Wednesday, October 3, 2007

The Best Dialogue In Tolkien's Works (Well, I think so at least...)

The fact that I am a true and thorough Tolkien fan might not have been made clear yet by any of my previous posts...but it's time to confess...

I found a wonderful passage of his and I decided that it was too good not to share. This dialogue is only published in one of Tolkien's books -- Morgoth's Ring: The Later Silmarillion (Go here to read up on the history of Middle-Earth) and discusses Redemption. Tolkien has been criticized by some that his stories do not contain the redemption story. Read on...

‘Have ye then no hope?’ said Finrod.

‘What is hope?’ she said. ‘An expectation of good, which though uncertain has some foundation in what is known? Then we have none.’

‘That is one thing that Men call “hope”,’ said Finrod. ‘Amdir we call it, “looking up”. But there is another which is founded deeper. Estel we call it, that is “trust”. It is not defeated by the ways of the world, for it does not come from experience, but from our nature and first being. If we are indeed the Eruhin, the Children of the One, then He will not suffer Himself to be deprived of His own, not by any Enemy, not even by ourselves. This is the last foundation of Estel, which we keep even when we contemplate the End: of all His designs the issue must be for His Children’s joy. Amdir you have not, you say. Does no Estel at all abide?’

‘Maybe,’ she said . . . ‘It is believed that healing may yet be found, or that there is some way of escape. But is this indeed Estel? Is it not Amdir rather; but without reason: mere flight in a dream from what waking they know: that there is no escape from darkness and death?’

‘Mere flight in a dream you say,’ answered Finrod. ‘In dream many desires are revealed; and desire may be the last flicker of Estel. But you do not mean dream, Andreth. You confound dream and waking with hope and belief, to make the one more doubtful and the other more sure . . .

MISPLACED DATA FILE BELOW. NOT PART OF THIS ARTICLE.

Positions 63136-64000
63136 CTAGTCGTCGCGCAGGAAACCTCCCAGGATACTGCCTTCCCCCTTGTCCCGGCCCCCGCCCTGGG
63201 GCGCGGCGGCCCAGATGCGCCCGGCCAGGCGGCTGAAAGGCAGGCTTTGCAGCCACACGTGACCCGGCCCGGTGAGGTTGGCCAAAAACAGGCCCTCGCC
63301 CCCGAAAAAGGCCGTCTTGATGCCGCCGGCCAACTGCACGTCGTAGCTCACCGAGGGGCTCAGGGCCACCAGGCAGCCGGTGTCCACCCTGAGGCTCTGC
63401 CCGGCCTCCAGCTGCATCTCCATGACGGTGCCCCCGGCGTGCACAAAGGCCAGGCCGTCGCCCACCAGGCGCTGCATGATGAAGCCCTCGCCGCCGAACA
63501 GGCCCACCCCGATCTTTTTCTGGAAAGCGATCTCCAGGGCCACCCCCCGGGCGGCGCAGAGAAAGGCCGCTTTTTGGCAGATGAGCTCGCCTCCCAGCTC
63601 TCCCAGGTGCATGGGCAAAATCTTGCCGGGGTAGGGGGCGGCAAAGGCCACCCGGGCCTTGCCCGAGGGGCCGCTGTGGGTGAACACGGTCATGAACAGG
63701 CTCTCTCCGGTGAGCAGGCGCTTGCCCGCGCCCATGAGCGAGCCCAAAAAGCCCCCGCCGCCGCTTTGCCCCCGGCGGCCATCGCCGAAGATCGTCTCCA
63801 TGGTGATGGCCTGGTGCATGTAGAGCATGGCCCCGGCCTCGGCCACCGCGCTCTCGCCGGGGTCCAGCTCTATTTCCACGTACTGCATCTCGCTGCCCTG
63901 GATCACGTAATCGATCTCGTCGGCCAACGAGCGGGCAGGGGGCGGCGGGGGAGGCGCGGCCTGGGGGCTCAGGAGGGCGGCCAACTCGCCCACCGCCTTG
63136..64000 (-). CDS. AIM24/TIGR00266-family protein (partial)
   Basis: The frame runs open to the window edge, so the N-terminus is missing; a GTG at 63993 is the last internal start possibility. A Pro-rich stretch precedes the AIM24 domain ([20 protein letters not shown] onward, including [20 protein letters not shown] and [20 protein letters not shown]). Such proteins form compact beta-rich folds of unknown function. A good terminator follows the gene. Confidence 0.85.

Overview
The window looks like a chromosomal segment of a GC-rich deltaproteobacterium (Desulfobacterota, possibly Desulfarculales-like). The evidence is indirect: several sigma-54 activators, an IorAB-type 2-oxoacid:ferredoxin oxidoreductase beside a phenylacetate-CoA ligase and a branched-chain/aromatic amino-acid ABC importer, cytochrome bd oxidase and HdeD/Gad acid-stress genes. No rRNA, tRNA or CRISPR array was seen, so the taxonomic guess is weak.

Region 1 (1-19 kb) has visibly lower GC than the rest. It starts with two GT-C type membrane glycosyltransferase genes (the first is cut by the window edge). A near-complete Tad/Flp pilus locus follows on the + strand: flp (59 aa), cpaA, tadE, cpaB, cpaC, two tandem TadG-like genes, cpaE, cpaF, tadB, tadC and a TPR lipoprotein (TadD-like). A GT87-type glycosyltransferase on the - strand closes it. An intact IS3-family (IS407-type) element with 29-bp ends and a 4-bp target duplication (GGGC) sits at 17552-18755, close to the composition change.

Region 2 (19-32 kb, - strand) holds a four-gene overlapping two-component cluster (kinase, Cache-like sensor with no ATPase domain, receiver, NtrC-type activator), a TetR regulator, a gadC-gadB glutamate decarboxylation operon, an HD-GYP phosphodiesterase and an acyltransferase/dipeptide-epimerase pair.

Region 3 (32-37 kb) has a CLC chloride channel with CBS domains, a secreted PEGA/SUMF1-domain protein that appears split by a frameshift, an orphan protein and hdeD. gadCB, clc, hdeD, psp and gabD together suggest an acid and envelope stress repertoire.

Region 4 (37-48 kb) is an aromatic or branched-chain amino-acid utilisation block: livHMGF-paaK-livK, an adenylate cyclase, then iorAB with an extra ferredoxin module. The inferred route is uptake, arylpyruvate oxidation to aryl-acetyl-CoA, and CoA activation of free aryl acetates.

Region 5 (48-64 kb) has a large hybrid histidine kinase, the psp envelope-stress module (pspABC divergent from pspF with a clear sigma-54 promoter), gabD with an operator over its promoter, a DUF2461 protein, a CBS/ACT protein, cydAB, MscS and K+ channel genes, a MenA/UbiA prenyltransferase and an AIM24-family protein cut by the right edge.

‘What then was this hope, if you know?’ Finrod asked.

‘They say,’ answered Andreth: ‘they say that the One will himself enter into Arda, and heal Men and all the Marring from the beginning to the end. . . . How could Eru enter into the thing that He has made, and than which He is beyond measure greater? Can the singer enter into his tale or the designer into his picture?’

‘He is already in it, as well as outside,’ said Finrod . . . ‘For, as it seems to me, even if He in Himself were to enter in, He must still remain also as He is: the Author without. And yet, Andreth, to speak with humility, I cannot conceive how else this healing could be achieved. Since Eru will surely not suffer Melkor to turn the world to his own will and to triumph in the end. Yet there is no power conceivable greater than Melkor save Eru only. Therefore Eru, if He will not relinquish his work to Melkor, who must else proceed to mastery, then Eru must come in to conquer him. More: even if Melkor (or the Morgoth that he has become) could in any way be thrown down or thrust from Arda, still his Shadow would remain, and the evil that he has wrote and sown as a seed would wax and multiply. And if any remedy for this is to be found, ere all is ended, any new light to oppose the shadow, or any medicine for the wounds: then it must, I deem, come from without.’
-John Ronald Reuel Tolkien, "Morgoth's Ring: The Later Silmarillion"


Seize The Day!


anya said...


And I love that old twist on the new proverb! We've come up with some new "proverbs"... such as, "Do not insult someone when you are sitting with your head beneath their foot."

Anonymous said...

I love this! Thanks for sharing.